The New York Times has an article on something many shoppers have already learned about: custom tailored coupon and pricing programs, such as Safeway's "Just For U" program. On the face of it, these programs look like the holy grail of couponing: no coupons to clip, and great steep discounts on the things you buy all the time (or things very much like them).
Customized pricing: great or terrifying?
Unfair to consumers?
But as the New York Times points out, this also represents a beachhead for a possible future where the price of goods is not fixed. Where, much like airplane tickets, the cost of everything in the grocery store is fluid, depending on the season, the purchaser, or other factors.
Put it this way: it's great that I have been getting a run of steep discounts on Starbucks ground coffee. Safeway has obviously put 2 and 2 together and discovered that I buy Starbucks ground coffee, but only when it is on sale below a specific threshold. Those bags of coffee are less than a pound (only 12 ounces), and I only buy them if they cost less per pound than they would if I bought them at the Starbucks store a block away. Lo and behold, I have been getting a string of deals on this particular kind of coffee - and as a consequence, I have bought (and stockpiled) a lot more of it than I otherwise would have.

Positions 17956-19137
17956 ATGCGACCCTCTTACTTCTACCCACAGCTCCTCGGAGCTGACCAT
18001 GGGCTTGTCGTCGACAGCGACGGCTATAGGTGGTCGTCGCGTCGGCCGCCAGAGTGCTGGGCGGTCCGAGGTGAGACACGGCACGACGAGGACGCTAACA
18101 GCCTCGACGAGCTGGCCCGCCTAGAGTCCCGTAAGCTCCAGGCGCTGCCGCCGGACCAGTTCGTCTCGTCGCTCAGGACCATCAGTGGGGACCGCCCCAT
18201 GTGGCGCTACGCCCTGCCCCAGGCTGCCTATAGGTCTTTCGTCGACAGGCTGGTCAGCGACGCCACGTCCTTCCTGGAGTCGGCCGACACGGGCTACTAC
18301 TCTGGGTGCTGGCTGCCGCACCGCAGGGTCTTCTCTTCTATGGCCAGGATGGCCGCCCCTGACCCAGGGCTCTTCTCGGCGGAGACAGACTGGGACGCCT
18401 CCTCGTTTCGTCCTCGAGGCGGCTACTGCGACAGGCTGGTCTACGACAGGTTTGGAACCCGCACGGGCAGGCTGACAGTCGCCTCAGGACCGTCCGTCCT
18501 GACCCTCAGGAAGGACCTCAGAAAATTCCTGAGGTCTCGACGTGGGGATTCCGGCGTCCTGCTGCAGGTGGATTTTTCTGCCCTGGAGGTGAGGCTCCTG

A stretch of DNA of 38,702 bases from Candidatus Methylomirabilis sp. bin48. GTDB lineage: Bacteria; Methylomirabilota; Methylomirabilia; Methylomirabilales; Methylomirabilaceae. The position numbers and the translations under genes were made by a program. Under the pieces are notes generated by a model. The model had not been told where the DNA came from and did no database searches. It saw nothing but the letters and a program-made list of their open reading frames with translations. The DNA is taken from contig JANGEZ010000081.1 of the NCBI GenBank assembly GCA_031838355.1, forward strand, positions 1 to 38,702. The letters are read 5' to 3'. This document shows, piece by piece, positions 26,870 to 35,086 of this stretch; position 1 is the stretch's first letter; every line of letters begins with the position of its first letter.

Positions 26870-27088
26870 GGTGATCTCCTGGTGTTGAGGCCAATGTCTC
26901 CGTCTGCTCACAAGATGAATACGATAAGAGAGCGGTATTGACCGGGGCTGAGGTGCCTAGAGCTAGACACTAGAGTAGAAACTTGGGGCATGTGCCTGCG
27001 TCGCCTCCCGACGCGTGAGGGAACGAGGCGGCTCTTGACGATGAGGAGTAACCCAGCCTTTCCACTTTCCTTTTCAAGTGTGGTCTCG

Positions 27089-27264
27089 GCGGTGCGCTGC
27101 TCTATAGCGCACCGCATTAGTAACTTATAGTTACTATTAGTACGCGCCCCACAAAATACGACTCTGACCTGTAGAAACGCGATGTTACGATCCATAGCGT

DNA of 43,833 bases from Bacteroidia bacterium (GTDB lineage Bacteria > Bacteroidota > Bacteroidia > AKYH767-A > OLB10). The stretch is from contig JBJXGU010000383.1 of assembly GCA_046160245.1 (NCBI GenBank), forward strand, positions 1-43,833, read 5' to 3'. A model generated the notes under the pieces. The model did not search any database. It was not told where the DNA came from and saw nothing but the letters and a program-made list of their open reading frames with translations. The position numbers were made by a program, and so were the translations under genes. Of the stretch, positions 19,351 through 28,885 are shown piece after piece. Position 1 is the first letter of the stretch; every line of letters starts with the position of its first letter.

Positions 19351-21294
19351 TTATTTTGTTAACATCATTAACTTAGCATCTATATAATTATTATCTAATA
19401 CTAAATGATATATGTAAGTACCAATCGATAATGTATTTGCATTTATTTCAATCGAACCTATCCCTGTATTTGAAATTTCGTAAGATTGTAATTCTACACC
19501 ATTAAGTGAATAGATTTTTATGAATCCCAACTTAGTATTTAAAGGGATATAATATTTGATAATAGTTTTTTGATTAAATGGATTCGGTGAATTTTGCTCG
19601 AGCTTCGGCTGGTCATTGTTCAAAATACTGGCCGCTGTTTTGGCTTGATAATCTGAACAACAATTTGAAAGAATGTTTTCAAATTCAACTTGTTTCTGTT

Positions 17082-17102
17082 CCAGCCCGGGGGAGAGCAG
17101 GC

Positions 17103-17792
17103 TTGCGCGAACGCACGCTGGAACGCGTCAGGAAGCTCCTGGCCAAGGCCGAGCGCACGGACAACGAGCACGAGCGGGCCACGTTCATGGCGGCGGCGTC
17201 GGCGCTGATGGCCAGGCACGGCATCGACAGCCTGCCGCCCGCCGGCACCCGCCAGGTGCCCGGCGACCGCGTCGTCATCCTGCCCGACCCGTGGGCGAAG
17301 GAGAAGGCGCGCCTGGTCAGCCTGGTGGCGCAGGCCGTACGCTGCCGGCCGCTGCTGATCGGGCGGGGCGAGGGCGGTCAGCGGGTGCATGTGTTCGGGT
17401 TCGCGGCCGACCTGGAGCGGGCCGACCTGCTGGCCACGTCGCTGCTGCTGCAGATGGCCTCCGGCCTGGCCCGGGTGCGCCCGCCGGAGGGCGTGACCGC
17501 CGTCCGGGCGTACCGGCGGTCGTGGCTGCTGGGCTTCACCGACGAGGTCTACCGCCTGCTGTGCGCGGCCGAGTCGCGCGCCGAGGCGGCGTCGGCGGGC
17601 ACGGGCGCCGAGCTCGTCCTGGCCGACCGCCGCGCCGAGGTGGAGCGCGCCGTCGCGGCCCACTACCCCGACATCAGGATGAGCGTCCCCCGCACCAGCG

That's a clear win for both me and the grocery store. But what about a potential future where there are no prices on the aisles? This is the dystopia the New York Times foresees. What happens when Safeway also realizes that I will pay up to a dollar apiece for avocados in season? Maybe I will end up paying a dollar apiece, while the base price is actually only 75 cents apiece.
As it is, these customized coupon programs do seem to violate an unspoken system of fair play. As I cruise the grocery store aisles, I wonder what great deals my fellow shoppers are getting, that were not offered to me. What am I paying full price for, that the next person in line was able to get at half off?
At least with regular coupons, everyone has a fair shot at getting the same coupon. You may need to hunt down a copy of the newspaper, or pick through the circulars that come in the mail, but at least we all have the same chance at the same deals. But with these customized programs, the grocery stores are going to a "black box" system without that level of transparency. It's definitely something to think about.